Steve Flick believes biomass production will be the next avenue of opportunity for forage producers. In addition to growing high-quality livestock feed, they'll plant crops that produce maximum amounts of kilowatts or Btus per acre.

“They're already doing it in England,” he says.

Members of a new biomass cooperative Flick heads may eventually grow crops specifically for fuel production. Initially, though, Show Me Energy Cooperative, Centerview, MO, will process corn and grain sorghum stover, straw and low-quality hay.

“We'll turn products that aren't worth very much into fuel,” he says.

In April, when phase 1 of the co-op's $21 million processing plant is complete, it will begin manufacturing fuel pellets for the fast-growing pellet-stove industry. In the first year, 20 million pounds of pellets will be produced, offsetting shortages of pellets made from sawdust.

“Our research has shown that approximately 80,000 pellet stoves went without any fuel two years ago because of the unavailability of pellets,” says Flick. “We feel our product, which is renewable every year, can fill that market void very quickly.”

Pellets will also be delivered bulk to Kansas City-area power plants to be burned with coal to generate electricity.

He says the intricate pelletizing process will produce a top-quality product with more Btus per pound than sawdust pellets. Much of the technology came from Scandinavian countries where it's used extensively.

“Most of Europe is approximately 20 years ahead of us in this type of replication process,” according to Flick.

The processing plant's second phase will add a cellulosic ethanol plant that produces at least 8 million gallons of ethanol a year from the same crops. Scheduled for completion early next year, it will double the facility's crop input requirement. In phase 3, hydrogen generated as a byproduct of ethanol production will be used to generate electricity for the plant.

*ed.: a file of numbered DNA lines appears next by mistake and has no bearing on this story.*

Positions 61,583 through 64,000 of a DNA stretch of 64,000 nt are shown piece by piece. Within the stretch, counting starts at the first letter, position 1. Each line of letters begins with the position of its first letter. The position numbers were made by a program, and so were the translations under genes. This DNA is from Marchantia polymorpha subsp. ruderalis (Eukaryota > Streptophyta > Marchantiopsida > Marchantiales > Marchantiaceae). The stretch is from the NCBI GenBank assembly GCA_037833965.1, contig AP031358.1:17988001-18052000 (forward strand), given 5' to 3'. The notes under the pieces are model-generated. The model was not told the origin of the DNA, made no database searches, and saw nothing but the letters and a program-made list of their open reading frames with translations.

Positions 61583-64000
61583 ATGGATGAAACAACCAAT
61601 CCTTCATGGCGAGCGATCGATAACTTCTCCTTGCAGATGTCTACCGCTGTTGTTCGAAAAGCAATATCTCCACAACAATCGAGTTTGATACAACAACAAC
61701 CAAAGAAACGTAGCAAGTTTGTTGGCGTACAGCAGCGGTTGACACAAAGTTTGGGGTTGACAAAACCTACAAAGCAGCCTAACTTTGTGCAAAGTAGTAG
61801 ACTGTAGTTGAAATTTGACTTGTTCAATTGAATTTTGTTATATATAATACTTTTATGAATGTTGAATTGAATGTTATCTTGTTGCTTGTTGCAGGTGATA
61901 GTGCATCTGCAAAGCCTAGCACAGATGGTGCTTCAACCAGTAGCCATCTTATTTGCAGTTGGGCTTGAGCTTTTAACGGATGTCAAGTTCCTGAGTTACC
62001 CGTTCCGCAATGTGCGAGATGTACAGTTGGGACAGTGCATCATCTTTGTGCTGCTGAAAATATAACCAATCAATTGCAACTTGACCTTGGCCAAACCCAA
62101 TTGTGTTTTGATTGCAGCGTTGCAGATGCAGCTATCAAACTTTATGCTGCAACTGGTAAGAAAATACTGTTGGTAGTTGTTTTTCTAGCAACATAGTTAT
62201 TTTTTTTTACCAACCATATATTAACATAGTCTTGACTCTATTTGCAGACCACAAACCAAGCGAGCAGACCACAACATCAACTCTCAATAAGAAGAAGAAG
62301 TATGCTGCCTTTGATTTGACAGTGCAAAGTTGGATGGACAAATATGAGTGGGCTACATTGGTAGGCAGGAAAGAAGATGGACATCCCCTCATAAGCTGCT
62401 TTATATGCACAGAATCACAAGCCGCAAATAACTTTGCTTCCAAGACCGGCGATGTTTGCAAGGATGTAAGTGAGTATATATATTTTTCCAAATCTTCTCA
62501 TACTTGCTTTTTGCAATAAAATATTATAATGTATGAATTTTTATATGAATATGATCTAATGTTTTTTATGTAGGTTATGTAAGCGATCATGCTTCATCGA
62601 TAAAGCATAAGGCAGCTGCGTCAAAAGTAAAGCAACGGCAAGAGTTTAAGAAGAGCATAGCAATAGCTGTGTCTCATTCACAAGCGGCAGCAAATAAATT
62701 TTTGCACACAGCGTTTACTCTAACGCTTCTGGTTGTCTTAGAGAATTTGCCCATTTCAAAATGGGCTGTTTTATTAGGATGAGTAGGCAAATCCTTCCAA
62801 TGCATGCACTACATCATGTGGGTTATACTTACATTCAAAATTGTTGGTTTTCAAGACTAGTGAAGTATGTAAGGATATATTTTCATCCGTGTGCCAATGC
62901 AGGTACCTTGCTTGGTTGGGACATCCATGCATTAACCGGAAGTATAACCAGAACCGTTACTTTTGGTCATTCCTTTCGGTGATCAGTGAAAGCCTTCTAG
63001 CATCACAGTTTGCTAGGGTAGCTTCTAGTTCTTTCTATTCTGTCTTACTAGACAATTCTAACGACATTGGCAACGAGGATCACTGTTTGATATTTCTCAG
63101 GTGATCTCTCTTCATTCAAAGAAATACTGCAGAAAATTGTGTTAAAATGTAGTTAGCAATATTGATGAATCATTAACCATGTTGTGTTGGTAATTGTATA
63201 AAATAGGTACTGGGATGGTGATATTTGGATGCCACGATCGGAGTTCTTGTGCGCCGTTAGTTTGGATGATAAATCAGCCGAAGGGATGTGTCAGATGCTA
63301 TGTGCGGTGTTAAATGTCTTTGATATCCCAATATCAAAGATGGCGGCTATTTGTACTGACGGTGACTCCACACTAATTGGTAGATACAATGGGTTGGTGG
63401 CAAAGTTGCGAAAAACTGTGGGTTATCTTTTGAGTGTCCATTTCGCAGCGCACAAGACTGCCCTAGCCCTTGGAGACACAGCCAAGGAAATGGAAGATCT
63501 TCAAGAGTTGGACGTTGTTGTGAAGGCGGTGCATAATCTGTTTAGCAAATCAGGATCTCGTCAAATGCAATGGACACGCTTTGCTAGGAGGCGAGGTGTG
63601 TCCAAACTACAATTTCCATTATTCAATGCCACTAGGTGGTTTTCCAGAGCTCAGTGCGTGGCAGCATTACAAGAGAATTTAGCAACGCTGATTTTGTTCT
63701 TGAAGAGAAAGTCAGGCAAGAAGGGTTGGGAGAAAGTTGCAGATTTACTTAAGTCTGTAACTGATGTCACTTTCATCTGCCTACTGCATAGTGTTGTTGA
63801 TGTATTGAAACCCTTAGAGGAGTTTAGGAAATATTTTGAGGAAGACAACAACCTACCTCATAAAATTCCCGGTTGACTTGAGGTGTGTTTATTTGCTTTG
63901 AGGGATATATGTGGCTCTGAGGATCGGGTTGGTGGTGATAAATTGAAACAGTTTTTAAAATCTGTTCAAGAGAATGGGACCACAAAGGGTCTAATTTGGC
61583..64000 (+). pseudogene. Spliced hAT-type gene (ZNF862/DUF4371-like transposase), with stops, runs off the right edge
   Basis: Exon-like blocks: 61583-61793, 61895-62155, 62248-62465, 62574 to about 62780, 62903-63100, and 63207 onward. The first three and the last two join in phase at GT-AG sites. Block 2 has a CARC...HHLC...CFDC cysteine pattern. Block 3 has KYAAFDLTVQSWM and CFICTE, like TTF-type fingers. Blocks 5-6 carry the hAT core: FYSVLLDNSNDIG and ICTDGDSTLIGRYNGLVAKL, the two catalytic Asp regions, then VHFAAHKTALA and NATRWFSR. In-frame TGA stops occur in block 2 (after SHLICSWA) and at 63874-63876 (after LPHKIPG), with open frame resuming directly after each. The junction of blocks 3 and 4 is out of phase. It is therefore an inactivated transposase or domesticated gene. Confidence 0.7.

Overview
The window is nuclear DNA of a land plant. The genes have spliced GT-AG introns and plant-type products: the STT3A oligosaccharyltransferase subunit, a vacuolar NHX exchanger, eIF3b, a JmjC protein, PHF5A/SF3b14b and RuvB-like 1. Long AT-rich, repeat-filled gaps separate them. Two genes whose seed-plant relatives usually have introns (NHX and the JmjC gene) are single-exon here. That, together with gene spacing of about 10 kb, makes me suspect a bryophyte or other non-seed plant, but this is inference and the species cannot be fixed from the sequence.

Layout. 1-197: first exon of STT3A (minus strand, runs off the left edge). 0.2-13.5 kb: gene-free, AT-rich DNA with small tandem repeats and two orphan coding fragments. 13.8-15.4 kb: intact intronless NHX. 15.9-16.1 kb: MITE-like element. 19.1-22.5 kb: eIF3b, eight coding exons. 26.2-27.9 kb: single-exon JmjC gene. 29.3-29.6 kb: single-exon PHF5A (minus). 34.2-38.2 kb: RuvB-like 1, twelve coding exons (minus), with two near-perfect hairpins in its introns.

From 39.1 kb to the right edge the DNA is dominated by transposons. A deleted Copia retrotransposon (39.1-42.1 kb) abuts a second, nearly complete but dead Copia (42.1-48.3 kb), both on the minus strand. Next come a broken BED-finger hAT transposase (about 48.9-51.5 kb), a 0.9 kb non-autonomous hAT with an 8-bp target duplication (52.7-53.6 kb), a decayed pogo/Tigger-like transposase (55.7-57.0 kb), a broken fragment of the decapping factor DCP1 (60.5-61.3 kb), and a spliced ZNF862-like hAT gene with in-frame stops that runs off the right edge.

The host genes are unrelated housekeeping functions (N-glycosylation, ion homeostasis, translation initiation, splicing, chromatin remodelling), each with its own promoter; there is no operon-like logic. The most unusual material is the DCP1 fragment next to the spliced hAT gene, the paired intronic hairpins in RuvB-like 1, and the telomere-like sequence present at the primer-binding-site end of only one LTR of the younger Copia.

The idea for the co-op was born about five years ago, when Flick and a group of farmers met to discuss the potential for processing agricultural biomass into marketable products. The initial plan was to make fuel pellets from seed hulls and waste paper, but those pellets were too high in ash to be burned in power plants. So research began on pelletizing fibrous crops and crop residues.

University of Missouri ag engineers developed the pellets, and Missouri Enterprise, a consulting firm, helped with the feasibility study and marketing plan.

Nineteen farmers are involved in the project so far, including a five-member board of directors, and Flick is president. Other farmers can join the effort during an equity drive in January and February.

“Individuals interested in investing in the co-op should contact Show Me Energy in the first week of January for a schedule of investment meetings and investment eligibility requirements,” says Flick.

He foresees no problem getting 600 or so farmers to sign up.

“We're confident all types of producers, from the big wheat straw farmers to the small Missouri cow-calf producers, will be investors,” he says.

Most will be located within 100 miles of the plant. They'll bring in stover, straw and low-quality hay, mostly in round bales, and will be paid a delivered price based on its Btu content. Flick figures prices will range from $25 to $50/ton.

Most of the hay will be grasses, but some off-quality alfalfa also will be purchased. When alfalfa gets rained on, its feed value drops but its Btu value increases, according to Flick.

The processing plant will be the first of its kind in the U.S. But if the co-op succeeds as expected, he predicts that similar plants will spring up in other parts of the country.

“We want to show that this can be replicated anywhere in the U.S. by other farmer groups,” he says.